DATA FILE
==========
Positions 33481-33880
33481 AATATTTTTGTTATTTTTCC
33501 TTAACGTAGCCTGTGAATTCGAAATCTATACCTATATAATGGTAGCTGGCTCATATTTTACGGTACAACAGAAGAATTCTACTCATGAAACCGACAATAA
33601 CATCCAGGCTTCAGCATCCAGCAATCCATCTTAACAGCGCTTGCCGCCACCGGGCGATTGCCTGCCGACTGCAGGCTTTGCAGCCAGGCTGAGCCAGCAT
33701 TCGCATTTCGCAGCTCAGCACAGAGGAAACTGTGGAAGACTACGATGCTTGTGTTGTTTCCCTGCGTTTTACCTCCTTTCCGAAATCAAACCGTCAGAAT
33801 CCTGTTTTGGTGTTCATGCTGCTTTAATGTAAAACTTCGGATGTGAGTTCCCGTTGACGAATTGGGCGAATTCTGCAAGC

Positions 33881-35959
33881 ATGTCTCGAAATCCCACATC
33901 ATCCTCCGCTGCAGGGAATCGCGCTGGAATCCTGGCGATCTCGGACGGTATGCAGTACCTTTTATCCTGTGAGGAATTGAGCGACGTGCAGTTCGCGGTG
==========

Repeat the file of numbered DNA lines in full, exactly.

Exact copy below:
Positions 33481-33880
33481 AATATTTTTGTTATTTTTCC
33501 TTAACGTAGCCTGTGAATTCGAAATCTATACCTATATAATGGTAGCTGGCTCATATTTTACGGTACAACAGAAGAATTCTACTCATGAAACCGACAATAA
33601 CATCCAGGCTTCAGCATCCAGCAATCCATCTTAACAGCGCTTGCCGCCACCGGGCGATTGCCTGCCGACTGCAGGCTTTGCAGCCAGGCTGAGCCAGCAT
33701 TCGCATTTCGCAGCTCAGCACAGAGGAAACTGTGGAAGACTACGATGCTTGTGTTGTTTCCCTGCGTTTTACCTCCTTTCCGAAATCAAACCGTCAGAAT
33801 CCTGTTTTGGTGTTCATGCTGCTTTAATGTAAAACTTCGGATGTGAGTTCCCGTTGACGAATTGGGCGAATTCTGCAAGC

Positions 33881-35959
33881 ATGTCTCGAAATCCCACATC
33901 ATCCTCCGCTGCAGGGAATCGCGCTGGAATCCTGGCGATCTCGGACGGTATGCAGTACCTTTTATCCTGTGAGGAATTGAGCGACGTGCAGTTCGCGGTG